Text by Ryan Rodrick Beiler On the same day that Bethlehem's minister of tourism noted that the US government provided $400,000 to decorate the city for Christmas, local activists brought a few more US-sponsored ornaments to show to visitors in this West Bank town at the height of its tourist season. The activists delivered used tear gas grenades — that had been fired by Israeli forces at Palestinian youth less than two kilometers away in Aida Refugee Camp that same day — and hung them on a tree in Manger Square. One activist from Aida Camp was arrested for his participation in…

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  • 'They're all named Mohammad nowadays'

    Mya Guarnieri confronts discrimination, identity politics -- and the occupation -- as she searches for an apartment in Bethlehem. Read her previous post, 'Reflections on one state from the West Bank.' Not knowing much about my background, the elderly landlord who doesn’t rent to Jews called and asked me to come sign a lease. Despite my reservations, I agreed. The landlord ushered me in and we sat on a couch on her large, enclosed balcony. “First, I must ask you,” she began. “What is your religion?” “I don’t see how that’s really relevant.” While I understand that she and her family have…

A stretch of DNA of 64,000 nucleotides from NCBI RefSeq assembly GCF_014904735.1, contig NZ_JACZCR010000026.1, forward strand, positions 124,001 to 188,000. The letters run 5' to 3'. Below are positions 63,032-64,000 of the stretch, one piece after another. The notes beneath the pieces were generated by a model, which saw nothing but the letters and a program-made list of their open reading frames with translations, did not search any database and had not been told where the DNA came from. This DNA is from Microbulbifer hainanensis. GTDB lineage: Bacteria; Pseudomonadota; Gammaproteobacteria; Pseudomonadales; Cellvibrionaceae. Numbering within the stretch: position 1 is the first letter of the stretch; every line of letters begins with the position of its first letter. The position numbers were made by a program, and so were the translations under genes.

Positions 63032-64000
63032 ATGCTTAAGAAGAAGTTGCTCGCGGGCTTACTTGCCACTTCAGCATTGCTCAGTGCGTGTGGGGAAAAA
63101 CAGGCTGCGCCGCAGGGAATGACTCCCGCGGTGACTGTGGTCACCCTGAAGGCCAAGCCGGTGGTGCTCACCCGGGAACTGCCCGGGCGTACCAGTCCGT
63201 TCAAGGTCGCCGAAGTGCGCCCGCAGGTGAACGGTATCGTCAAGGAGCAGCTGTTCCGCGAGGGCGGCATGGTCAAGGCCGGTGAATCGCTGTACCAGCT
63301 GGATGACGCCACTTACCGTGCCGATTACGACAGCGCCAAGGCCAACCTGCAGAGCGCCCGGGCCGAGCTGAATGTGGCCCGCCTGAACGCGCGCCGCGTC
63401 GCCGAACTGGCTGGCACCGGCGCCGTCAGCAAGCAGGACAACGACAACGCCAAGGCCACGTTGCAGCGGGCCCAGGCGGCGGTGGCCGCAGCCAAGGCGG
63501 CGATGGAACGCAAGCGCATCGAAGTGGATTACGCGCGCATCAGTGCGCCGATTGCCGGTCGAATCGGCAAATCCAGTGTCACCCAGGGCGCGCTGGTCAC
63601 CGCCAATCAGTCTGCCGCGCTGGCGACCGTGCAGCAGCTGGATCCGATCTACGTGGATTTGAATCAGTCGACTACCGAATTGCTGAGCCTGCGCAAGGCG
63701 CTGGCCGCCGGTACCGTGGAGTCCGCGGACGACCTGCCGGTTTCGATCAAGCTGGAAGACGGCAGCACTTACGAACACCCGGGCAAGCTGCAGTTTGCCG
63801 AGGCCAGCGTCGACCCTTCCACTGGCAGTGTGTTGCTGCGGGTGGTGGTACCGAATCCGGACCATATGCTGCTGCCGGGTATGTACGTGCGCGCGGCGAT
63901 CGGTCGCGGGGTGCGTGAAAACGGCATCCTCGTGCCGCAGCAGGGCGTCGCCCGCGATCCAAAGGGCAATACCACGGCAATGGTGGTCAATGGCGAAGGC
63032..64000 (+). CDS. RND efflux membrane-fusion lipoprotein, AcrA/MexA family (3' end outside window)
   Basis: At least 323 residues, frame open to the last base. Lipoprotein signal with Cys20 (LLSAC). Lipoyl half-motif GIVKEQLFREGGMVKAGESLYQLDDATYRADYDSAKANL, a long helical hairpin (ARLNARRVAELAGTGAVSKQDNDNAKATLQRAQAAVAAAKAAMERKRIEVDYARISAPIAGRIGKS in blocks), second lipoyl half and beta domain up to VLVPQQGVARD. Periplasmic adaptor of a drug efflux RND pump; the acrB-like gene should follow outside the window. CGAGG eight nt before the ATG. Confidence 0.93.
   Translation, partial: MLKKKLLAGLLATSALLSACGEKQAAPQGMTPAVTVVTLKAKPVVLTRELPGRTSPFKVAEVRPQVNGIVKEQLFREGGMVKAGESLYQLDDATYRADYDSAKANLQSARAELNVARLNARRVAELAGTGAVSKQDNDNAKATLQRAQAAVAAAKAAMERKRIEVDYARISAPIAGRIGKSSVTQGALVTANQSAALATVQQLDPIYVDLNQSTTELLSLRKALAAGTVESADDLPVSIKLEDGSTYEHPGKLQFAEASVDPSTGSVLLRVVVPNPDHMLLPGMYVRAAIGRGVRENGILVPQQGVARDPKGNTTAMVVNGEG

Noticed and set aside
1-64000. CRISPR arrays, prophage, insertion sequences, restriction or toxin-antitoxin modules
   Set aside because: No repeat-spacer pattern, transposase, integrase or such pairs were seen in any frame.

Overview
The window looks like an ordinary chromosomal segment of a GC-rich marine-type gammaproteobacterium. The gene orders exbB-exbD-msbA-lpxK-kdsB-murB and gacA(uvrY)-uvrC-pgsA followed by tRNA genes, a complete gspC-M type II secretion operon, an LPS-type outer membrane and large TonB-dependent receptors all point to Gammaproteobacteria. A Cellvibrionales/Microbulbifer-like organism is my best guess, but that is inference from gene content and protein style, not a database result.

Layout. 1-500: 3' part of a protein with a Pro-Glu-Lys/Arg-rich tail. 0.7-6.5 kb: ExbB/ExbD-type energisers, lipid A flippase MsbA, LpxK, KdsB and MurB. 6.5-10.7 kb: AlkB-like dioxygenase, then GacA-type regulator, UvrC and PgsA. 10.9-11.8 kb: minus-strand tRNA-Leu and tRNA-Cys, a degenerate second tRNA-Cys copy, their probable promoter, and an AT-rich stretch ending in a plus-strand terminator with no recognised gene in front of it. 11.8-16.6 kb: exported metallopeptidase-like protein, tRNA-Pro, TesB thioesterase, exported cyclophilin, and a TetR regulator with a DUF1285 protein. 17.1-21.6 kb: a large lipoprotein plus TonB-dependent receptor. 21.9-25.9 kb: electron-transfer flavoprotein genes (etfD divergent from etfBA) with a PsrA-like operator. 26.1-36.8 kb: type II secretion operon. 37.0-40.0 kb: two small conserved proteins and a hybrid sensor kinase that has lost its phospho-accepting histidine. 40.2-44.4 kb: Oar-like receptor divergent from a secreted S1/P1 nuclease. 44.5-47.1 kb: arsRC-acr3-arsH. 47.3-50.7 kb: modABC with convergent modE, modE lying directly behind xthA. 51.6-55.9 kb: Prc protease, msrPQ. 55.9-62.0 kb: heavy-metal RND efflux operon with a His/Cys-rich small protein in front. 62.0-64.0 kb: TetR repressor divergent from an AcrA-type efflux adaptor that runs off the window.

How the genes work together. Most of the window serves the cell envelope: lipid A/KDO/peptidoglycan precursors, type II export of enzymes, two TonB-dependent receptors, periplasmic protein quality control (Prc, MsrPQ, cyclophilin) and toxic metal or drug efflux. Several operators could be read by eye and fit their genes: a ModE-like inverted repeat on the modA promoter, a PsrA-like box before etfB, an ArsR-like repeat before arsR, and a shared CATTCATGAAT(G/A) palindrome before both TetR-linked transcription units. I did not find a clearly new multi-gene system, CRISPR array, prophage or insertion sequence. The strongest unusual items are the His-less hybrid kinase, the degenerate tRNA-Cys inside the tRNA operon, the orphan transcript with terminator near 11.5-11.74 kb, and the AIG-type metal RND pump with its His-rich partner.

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  • Reflections on one state from the West Bank

    The first time I went to my current sublease in Bethlehem, I noticed something strange on the floor — the Star of David. When I moved into the place and looked closer at the pattern, I noticed a menorah. Here I was, in the heart of a Palestinian city, and the floor was “Jewish.” My apartment is in a home that is at least 100 years old. Hand-painted floor tiles were common in wealthy homes — Christian, Muslim, and Jewish — throughout pre-state Palestine. While I know that the land wasn’t always divided, the current context makes it hard to…

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  • Why West Bank Palestinians avoid traveling at night